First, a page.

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THE GREEN MONSTER
(From Summer, 2012)

Celtics fans have been labeled the best fans in sports. They are. Not merely because of their all-weather devotion to the team and franchise, but because their reactions as a body can affect major decisions by the team, players, and potential players. I feel that the night during the post-season when fans chanted "Let's Go Celtics" through the last minutes of a game we were 20 points down, management finally realized - or remembered - that to us, loyalty to the team we have can outweigh the importance of winning every game.



Furthermore, our support of this group of men through both highs and lows is part of what enabled last season's embattled team to plumb unfathomably deep reserves of strength and defy the odds again and again and again. And it is probably why they – most of them – are still here, and why the one who left took out a full page ad in the globe to show his appreciation of them (us.)

But, as Ray Allen learned this summer, the fans' loyalty (which I affectionately refer to as "The Green Monster") can cut both ways. Historically it has been observed that "Hell hath no fury like a woman scorned," but more recently I think both Ray Allen and Danny Ainge have had occasion to learn that Hell REALLY hath no fury like a Celtics fan scorned.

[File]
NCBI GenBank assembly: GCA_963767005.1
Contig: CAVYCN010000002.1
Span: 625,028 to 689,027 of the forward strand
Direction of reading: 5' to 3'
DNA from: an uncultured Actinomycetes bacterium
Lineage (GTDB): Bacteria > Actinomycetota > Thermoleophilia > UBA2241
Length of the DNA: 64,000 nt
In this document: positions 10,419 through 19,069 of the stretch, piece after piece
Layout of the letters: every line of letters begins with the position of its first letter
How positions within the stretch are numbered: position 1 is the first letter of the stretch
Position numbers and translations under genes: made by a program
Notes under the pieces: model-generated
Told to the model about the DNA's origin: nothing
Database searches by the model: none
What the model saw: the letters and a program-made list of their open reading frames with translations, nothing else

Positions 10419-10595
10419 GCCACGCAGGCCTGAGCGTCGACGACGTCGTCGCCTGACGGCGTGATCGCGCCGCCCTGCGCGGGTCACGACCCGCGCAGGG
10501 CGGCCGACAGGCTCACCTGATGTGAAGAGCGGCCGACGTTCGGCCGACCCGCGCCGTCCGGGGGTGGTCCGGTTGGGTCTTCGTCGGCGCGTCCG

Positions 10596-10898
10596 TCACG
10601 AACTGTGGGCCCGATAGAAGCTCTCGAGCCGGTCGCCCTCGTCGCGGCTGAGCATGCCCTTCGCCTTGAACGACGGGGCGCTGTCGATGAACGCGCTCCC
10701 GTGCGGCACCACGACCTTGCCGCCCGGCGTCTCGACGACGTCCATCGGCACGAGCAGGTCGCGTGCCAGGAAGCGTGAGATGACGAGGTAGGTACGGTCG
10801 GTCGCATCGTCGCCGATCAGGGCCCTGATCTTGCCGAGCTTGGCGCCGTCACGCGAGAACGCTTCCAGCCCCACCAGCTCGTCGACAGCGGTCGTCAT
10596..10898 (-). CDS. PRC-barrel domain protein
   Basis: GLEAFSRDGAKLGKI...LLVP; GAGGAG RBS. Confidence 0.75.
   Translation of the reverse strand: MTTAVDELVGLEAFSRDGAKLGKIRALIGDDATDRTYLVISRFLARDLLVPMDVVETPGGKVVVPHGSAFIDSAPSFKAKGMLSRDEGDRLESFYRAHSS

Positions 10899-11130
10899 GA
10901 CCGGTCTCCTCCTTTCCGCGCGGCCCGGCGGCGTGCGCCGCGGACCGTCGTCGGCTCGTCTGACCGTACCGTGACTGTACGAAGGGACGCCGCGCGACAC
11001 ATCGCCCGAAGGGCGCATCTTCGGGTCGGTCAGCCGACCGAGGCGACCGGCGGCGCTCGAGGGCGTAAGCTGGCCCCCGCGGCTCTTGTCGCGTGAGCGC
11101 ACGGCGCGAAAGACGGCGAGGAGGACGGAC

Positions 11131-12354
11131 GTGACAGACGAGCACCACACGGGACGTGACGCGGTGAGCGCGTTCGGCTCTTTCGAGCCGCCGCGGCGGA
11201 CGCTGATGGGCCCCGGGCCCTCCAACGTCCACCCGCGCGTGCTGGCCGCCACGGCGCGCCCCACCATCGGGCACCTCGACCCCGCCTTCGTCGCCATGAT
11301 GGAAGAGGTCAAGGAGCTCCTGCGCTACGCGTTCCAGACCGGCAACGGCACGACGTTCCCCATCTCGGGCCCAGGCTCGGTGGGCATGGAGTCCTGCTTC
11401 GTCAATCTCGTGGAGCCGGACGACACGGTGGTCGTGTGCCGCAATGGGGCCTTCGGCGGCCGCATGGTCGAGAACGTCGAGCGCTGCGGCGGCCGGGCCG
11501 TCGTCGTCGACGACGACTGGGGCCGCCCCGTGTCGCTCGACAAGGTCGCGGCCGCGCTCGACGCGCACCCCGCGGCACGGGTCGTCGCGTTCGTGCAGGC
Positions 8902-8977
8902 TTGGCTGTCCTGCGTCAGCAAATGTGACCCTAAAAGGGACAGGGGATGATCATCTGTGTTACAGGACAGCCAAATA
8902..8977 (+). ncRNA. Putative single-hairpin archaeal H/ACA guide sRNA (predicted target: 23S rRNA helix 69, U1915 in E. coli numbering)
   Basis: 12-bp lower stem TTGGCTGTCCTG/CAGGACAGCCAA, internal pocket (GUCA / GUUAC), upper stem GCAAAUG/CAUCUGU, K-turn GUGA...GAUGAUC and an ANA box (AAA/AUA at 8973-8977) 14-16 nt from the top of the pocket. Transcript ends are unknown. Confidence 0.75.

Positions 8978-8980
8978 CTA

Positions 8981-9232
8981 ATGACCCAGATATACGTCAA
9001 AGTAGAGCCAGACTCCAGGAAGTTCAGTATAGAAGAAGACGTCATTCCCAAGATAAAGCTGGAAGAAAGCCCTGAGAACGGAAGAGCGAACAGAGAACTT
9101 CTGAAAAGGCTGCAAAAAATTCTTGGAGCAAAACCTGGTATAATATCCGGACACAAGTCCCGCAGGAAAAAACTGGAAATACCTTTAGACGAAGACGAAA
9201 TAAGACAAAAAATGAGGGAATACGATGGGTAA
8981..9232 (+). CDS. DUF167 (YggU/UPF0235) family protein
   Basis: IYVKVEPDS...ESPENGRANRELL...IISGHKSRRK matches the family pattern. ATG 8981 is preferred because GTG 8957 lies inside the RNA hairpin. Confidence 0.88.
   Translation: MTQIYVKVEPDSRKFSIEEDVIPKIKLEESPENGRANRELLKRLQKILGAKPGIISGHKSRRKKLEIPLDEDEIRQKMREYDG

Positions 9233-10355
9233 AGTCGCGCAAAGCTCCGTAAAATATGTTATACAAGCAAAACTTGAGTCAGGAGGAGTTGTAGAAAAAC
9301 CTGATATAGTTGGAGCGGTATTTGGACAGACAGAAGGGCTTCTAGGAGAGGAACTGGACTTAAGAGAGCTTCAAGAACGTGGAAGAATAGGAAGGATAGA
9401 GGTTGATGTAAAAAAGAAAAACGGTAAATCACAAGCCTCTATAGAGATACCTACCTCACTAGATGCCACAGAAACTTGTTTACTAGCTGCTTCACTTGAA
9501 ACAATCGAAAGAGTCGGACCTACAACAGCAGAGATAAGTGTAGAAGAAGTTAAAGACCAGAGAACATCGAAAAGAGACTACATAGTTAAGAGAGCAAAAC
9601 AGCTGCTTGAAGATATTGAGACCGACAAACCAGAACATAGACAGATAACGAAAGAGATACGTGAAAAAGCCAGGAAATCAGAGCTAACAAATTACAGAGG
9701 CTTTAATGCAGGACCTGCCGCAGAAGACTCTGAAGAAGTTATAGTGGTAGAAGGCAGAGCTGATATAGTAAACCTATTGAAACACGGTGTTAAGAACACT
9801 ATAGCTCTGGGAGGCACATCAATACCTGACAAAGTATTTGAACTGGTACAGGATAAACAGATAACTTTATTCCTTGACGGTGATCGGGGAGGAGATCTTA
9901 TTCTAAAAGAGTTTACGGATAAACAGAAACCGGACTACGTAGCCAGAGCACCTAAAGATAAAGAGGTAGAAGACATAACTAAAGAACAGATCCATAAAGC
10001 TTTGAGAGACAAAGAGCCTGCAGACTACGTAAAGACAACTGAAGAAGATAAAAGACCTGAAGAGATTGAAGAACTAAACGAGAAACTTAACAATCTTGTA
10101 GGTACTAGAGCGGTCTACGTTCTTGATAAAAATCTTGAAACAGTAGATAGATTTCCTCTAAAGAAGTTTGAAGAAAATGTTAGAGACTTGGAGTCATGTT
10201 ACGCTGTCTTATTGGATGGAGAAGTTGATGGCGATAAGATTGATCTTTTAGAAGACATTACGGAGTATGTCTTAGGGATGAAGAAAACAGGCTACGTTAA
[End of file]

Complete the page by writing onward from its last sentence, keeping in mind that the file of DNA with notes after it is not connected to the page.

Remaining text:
I remember listening to a radio show the day after Rondo was suspended for "bumping" a ref. It happened at the end of a long game of bogus calls and no-calls from a particularly officious set of officials. Watching the game at home, even I, a tree-hugging pacifist, was struggling to convince myself that the momentary pleasure of attacking the ref through the TV would not, in the clear light of morning, seem worth the expense of having to buy a new one (TV, not ref.)

 

The "bump" occurred in the final minutes after another atrocious no-call that basically cost us the game. Rondo claimed he had just lost his balance, but the general view was that he'd lost his temper and the media exploded with the same old song about how immature and volatile he is. Personally, in that game, after that call, I was amazed at his self-control. On the radio show I was listening to, they were conducting an informal poll of whether we should get rid of him and his 'uncontrollable mood swings.'

 

And a man called in. The pitch of his voice was like an outsized big rig barreling through the Ted Williams tunnel at 70mph taking out half the ceiling and scores of commuter cars on his way - one long sheet metal scream. I could picture him clearly, purple and sputtering, trembling with rage, gesticulating wildly as he roared into the mouthpiece. The jist of his argument, if you can call a barely coherent rant an argument, was that Rondo was disgusting, a disgrace to the team and the city because he couldn't do a simple thing like control his temper. Then he hung up, presumably to either have a heart attack or kill someone.